Aptitude testing involves estimating an individual's potential to perform a criterion of interest on the basis of measures of that individual's knowledge, skills, abilities, and other attributes. Such testing is important for selection efforts, such as determining who has the greatest likelihood of excelling in a school, career, or training program. Aptitude testing also is central to personnel classification—that is, matching individuals to jobs or job tasks on the basis of aptitudes. Since many aptitudes exhibit developmental change, aptitude testing also is important for validating theories of the nature and course of such change (English, 1998).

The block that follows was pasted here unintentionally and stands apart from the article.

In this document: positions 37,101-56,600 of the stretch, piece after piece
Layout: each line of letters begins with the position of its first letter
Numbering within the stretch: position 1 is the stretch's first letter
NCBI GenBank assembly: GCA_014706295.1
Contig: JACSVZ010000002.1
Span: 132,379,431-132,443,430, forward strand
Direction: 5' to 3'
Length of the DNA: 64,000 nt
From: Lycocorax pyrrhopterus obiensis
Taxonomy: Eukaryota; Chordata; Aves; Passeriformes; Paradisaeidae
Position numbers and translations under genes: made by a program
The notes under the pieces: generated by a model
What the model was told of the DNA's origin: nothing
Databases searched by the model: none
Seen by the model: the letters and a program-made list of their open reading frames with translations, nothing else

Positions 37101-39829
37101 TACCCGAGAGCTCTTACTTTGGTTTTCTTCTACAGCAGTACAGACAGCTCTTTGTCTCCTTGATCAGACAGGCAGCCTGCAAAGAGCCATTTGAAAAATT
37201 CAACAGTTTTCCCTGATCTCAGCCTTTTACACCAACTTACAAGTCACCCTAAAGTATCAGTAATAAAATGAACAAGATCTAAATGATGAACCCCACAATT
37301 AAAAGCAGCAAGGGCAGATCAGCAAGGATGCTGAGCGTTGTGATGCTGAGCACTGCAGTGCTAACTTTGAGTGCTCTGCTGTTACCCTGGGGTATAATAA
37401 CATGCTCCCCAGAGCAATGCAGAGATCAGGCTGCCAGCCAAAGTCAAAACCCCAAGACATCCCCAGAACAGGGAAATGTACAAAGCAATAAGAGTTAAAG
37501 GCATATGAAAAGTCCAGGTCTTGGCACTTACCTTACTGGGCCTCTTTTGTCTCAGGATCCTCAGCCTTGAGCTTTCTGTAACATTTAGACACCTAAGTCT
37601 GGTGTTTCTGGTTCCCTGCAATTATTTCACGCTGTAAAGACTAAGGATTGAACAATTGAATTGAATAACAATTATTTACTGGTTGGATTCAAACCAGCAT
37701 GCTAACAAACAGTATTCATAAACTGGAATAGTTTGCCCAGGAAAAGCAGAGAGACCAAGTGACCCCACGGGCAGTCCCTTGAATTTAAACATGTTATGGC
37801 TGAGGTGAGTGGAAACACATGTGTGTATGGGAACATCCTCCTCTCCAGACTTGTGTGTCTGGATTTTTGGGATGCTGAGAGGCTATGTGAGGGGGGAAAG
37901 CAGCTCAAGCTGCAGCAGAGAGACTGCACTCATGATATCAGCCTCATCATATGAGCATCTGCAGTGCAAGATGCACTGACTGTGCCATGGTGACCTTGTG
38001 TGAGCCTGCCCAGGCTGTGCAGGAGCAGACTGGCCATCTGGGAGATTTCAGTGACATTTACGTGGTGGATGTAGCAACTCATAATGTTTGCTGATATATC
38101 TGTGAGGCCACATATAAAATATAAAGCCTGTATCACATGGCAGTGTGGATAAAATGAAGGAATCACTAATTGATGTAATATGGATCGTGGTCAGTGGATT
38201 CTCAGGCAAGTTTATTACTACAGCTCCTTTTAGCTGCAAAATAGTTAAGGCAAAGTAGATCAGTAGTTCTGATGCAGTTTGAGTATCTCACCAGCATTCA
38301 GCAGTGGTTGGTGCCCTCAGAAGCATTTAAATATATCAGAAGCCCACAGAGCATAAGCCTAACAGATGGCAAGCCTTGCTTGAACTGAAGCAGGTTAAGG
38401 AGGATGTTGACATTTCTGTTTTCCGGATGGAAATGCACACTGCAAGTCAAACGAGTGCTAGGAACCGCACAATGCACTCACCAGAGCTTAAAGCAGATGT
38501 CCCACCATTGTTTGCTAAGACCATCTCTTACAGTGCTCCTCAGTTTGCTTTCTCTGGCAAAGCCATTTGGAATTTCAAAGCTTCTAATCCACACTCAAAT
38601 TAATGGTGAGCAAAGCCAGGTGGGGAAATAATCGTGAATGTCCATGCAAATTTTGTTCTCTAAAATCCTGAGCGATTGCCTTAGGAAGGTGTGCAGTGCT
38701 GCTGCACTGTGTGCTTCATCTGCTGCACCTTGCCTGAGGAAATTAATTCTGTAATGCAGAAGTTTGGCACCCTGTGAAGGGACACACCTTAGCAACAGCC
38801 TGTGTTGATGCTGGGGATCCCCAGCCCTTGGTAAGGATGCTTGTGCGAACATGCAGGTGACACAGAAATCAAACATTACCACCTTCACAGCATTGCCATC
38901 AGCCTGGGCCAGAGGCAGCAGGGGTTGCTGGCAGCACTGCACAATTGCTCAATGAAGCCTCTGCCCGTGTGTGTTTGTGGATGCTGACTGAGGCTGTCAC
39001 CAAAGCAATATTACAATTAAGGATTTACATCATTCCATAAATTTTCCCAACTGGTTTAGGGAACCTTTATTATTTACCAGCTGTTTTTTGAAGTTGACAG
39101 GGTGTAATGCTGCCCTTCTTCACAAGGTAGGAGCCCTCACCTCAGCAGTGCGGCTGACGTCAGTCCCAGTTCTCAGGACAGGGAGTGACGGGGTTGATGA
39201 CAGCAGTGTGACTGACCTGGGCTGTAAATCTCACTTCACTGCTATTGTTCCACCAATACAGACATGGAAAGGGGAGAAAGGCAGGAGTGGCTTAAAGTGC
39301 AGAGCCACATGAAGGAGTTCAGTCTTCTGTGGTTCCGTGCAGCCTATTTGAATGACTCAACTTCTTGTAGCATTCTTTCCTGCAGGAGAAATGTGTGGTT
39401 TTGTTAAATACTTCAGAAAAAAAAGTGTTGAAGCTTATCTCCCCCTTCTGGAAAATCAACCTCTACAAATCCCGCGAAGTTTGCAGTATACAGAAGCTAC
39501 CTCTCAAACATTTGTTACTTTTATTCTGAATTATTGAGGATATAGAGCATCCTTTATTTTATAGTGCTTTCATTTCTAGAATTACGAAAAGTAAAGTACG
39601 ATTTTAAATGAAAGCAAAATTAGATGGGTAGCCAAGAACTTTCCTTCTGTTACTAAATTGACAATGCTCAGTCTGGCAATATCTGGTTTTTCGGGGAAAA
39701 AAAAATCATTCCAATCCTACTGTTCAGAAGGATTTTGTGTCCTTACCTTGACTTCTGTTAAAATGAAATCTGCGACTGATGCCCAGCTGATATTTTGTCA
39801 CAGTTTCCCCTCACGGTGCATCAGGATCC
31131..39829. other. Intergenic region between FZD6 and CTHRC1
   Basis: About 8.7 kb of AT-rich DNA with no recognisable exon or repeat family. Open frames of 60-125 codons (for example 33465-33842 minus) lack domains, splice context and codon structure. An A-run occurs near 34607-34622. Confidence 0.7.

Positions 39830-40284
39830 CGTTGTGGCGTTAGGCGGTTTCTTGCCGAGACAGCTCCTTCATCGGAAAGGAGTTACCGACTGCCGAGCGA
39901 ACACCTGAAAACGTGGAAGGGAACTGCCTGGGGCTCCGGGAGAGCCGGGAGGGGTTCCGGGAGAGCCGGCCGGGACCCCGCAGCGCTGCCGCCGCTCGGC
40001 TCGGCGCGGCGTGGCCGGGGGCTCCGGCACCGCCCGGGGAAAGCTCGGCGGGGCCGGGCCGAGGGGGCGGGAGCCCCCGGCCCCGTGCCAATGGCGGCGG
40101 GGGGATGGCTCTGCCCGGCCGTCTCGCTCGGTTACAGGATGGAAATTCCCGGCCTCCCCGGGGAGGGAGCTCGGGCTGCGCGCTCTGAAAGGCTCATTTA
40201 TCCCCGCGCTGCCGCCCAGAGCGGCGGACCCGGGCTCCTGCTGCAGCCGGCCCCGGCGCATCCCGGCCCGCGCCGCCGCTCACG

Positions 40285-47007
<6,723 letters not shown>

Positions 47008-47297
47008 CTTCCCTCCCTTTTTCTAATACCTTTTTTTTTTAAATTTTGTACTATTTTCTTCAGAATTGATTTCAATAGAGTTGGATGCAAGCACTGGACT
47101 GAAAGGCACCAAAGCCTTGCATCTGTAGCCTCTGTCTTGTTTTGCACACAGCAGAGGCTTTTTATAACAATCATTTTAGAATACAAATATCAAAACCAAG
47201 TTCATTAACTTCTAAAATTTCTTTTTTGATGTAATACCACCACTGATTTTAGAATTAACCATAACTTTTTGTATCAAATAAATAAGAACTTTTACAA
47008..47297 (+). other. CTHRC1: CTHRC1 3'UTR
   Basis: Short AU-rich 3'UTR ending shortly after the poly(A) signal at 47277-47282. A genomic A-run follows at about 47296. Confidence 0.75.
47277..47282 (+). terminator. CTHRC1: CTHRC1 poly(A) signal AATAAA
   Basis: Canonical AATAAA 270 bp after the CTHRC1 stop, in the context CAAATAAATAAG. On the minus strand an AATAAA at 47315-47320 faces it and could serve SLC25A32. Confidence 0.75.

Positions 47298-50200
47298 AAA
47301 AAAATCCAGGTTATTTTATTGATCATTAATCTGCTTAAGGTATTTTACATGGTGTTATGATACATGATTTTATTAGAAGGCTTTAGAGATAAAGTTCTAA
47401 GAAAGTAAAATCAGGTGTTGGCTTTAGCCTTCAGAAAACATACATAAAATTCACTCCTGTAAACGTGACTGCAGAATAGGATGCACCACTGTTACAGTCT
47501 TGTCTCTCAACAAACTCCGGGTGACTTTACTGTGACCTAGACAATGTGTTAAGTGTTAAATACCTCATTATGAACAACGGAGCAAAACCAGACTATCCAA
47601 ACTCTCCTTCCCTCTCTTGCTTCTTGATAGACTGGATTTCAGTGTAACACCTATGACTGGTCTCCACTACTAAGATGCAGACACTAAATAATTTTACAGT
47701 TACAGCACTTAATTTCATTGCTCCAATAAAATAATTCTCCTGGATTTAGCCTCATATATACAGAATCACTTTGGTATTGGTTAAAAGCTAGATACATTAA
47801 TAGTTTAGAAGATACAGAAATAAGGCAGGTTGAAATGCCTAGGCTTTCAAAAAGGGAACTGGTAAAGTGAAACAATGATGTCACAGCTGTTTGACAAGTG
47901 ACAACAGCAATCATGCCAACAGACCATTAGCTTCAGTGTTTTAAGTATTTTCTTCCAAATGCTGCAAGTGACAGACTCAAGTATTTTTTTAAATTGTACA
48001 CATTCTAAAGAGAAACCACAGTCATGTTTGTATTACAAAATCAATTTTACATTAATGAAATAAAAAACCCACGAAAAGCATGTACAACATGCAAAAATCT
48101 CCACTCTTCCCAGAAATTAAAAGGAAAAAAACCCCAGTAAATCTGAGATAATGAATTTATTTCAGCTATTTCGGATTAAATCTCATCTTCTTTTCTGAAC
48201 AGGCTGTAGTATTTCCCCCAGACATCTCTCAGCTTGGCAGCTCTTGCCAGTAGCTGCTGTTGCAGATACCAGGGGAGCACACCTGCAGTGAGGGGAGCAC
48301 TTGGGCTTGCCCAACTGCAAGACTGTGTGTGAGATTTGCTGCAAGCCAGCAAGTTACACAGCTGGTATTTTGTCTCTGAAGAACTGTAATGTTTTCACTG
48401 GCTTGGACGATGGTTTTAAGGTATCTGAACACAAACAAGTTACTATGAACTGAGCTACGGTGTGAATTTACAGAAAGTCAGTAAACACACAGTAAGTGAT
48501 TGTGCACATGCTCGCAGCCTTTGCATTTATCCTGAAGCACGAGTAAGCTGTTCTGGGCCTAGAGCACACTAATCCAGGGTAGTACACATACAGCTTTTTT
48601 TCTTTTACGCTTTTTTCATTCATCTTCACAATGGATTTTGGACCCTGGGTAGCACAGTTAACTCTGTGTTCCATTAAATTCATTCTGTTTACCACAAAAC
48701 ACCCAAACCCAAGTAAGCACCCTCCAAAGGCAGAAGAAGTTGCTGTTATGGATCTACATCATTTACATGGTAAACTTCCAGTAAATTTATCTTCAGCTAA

Assessment can be concurrent, in which case the aptitude test, or predictor, and the outside criterion against which the predictor is being validated occur at the same point in time. The assessment can be predictive. In these efforts, the predictor occurs in the present, and the criterion will occur in the future. Alternatively, the assessment can be postdictive, as when the predictor occurs in the present, and the criterion has occurred in the past.
The results of aptitude assessment can fruitfully be linked to interventions in educational, occupational, and clinical settings (Sternberg, Torff, & Grigorenko, 1998). In addition to measuring learning, tests can be agents of learning. Such learning tests are designed to foster learning during assessment (Dempster, 1997).
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